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December Inflation Inches To 8.58 Percent   
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The Government Statistician, Dr Grace Bediako
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December 2011 inflation was 8. 58 per cent, representing a minimal 0. 03 per cent rise from the 8. 55 per cent recorded in November 2011.

In ordinary terms, therefore, the general price levels of goods and services in the country went up by 8. 58 per cent in December 2011, as against the 8. 55 per cent change rate recorded in the previous month in the year under review.

The December 2011 rate compares favourably with the government’s revised end-year 2011 inflation target of nine per cent.

The Government Statistician, Dr Grace Bediako, who announced this at a press conference in Accra yesterday, said monthly inflation (comparing price changes in one month to another) for December 2011 stood at 1. 16 per cent, indicating a 0. 70 per cent increment from the November 2011 rate of 0. 69 per cent.

She said the average inflation rate for 2011 (January to December) was 8. 73 per cent.

She said the non-food group of the services inflation basket continued its dominance, accounting for well over two times of the food inflation rate in the month under review. While food inflation for December stood at 4. 04 per cent, non-food inflation ended the year at 11. 73 per cent.

Petrol and transport charges, according to the Government Statistician, recorded the highest inflation rates (price movements) in December 2011.

On the regional outlook, Dr Bediako said the Central Region recorded the highest regional inflation rate of 11. 1 per cent, with the Upper East and the Upper West regions recording the lowest rate of 5. 55 per cent in December 2011.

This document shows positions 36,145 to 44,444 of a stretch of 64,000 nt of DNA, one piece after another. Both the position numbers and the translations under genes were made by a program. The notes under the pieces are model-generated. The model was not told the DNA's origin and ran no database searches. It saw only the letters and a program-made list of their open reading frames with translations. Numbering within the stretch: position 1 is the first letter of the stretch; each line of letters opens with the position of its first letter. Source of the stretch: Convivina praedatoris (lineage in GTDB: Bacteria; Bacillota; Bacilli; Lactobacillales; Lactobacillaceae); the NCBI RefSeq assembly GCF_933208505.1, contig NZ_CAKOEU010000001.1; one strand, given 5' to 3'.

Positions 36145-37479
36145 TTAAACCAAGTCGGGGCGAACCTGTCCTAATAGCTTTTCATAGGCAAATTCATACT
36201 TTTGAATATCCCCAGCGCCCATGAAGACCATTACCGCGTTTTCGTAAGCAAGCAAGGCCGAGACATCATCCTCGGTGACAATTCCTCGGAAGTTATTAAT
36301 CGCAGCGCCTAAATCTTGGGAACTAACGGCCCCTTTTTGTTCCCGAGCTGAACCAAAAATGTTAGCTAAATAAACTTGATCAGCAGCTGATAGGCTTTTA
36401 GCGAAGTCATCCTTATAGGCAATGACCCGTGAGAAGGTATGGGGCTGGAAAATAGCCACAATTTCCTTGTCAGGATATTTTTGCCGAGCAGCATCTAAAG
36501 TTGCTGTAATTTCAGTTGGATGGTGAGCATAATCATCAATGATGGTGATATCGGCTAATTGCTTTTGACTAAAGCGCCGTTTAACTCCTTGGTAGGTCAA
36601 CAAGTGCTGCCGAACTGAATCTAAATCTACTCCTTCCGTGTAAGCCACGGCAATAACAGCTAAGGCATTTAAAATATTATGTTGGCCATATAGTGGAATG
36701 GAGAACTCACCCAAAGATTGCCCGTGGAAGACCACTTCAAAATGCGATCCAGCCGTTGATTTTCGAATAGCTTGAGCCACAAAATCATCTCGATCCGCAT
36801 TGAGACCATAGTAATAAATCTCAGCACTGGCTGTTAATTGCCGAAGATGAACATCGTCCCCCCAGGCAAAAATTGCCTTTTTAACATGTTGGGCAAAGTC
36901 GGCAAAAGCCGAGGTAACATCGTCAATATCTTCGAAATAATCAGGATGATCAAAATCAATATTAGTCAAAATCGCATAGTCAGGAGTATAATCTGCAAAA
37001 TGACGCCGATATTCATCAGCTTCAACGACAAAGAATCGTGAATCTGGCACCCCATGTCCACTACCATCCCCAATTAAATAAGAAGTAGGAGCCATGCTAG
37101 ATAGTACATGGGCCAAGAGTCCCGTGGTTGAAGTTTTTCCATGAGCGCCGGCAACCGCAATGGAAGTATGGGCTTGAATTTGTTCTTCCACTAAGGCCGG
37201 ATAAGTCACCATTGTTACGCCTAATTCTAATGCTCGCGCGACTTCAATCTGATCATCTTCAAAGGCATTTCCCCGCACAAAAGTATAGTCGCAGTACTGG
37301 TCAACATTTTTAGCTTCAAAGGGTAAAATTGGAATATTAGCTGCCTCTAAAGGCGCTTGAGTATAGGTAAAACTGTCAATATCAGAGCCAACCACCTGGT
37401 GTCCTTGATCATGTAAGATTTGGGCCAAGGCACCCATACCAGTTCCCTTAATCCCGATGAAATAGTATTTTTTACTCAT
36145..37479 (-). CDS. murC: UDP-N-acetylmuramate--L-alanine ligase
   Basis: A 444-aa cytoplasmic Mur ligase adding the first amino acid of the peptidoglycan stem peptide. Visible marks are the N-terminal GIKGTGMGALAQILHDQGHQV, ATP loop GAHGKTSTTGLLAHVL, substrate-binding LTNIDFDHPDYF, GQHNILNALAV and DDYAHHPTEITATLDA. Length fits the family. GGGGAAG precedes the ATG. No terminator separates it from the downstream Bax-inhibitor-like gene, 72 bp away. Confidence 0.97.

She admitted that the minimal utility price hikes at the tail end of November 2011 impacted directly on the December inflation figure but added that the impact was offset by positive rates recorded in other sub-groups.

Concerning the impact of the 15-30 per cent upward adjustment in petroleum product prices on inflation this year, Dr Bediako said, “We expect that the increment will reflect in next month’s (January’s) figure. ”

That notwithstanding, she said “the extent to which that will reflect on the entire rate will depend on the impact of other competing factors on the whole inflation basket”.

Petroleum price hikes are heavily expected to cause a general rise in the price levels of goods and services in those months, thereby causing annual inflation to inch up.

A rise in inflation in January and February, as projected by most analysts, will repeat the 2011 trend in which a 30 per cent upward adjustment in petroleum prices at the time caused consistently declining inflation to rise, only to resume a downward trend in March 2011.
Source: Daily Graphic

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